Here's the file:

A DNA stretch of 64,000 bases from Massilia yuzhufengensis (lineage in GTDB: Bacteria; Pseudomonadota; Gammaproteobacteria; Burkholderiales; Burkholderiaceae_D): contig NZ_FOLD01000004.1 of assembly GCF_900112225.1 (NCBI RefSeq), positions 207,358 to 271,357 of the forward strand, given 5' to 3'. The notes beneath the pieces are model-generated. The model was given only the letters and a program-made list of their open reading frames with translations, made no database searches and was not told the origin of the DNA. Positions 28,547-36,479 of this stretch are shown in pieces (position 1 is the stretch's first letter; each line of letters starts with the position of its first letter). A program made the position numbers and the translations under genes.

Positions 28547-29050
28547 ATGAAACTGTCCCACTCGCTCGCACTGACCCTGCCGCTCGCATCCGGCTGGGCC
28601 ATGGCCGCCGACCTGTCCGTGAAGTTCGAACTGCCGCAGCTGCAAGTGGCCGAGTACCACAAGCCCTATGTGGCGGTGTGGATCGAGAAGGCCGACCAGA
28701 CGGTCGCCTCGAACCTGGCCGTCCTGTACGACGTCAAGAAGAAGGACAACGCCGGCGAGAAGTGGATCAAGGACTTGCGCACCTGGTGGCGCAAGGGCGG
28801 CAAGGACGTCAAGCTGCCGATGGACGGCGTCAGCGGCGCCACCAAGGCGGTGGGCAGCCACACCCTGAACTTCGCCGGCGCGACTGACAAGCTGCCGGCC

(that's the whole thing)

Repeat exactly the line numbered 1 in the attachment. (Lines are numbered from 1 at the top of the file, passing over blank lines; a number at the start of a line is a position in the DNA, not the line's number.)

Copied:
A DNA stretch of 64,000 bases from Massilia yuzhufengensis (lineage in GTDB: Bacteria; Pseudomonadota; Gammaproteobacteria; Burkholderiales; Burkholderiaceae_D): contig NZ_FOLD01000004.1 of assembly GCF_900112225.1 (NCBI RefSeq), positions 207,358 to 271,357 of the forward strand, given 5' to 3'. The notes beneath the pieces are model-generated. The model was given only the letters and a program-made list of their open reading frames with translations, made no database searches and was not told the origin of the DNA. Positions 28,547-36,479 of this stretch are shown in pieces (position 1 is the stretch's first letter; each line of letters starts with the position of its first letter). A program made the position numbers and the translations under genes.